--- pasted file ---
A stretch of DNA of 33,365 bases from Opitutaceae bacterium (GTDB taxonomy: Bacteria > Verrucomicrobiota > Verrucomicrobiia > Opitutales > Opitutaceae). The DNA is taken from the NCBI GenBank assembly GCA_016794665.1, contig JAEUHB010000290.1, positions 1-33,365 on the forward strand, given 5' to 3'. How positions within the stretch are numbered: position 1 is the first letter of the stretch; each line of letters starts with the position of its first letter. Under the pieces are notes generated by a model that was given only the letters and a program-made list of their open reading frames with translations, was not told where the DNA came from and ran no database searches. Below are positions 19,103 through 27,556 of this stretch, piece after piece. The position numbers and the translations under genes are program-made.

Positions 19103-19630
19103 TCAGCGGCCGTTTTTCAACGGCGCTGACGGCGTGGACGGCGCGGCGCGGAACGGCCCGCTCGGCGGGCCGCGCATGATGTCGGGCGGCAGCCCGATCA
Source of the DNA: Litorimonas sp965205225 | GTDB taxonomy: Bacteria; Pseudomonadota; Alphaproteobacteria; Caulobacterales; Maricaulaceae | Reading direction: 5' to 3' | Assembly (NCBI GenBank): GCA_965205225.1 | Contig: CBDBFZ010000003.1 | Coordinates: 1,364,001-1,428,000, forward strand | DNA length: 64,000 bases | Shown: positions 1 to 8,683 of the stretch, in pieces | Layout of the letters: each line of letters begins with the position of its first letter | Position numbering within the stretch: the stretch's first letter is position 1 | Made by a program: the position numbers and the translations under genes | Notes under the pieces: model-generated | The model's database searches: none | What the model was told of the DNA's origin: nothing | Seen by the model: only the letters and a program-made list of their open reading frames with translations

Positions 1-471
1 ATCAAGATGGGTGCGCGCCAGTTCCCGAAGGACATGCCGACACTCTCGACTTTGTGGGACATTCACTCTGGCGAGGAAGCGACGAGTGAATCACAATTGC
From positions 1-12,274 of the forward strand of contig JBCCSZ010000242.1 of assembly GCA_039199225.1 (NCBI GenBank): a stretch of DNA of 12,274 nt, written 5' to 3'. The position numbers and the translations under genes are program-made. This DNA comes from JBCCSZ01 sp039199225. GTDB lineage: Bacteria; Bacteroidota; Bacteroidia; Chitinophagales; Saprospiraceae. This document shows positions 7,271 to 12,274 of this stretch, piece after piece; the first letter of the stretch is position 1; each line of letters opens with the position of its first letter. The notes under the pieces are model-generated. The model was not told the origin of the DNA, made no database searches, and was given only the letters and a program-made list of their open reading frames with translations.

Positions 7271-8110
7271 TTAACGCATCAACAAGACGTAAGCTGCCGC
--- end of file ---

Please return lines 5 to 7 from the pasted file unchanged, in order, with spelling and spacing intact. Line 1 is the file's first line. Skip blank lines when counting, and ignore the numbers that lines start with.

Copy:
Positions 1-471
1 ATCAAGATGGGTGCGCGCCAGTTCCCGAAGGACATGCCGACACTCTCGACTTTGTGGGACATTCACTCTGGCGAGGAAGCGACGAGTGAATCACAATTGC
From positions 1-12,274 of the forward strand of contig JBCCSZ010000242.1 of assembly GCA_039199225.1 (NCBI GenBank): a stretch of DNA of 12,274 nt, written 5' to 3'. The position numbers and the translations under genes are program-made. This DNA comes from JBCCSZ01 sp039199225. GTDB lineage: Bacteria; Bacteroidota; Bacteroidia; Chitinophagales; Saprospiraceae. This document shows positions 7,271 to 12,274 of this stretch, piece after piece; the first letter of the stretch is position 1; each line of letters opens with the position of its first letter. The notes under the pieces are model-generated. The model was not told the origin of the DNA, made no database searches, and was given only the letters and a program-made list of their open reading frames with translations.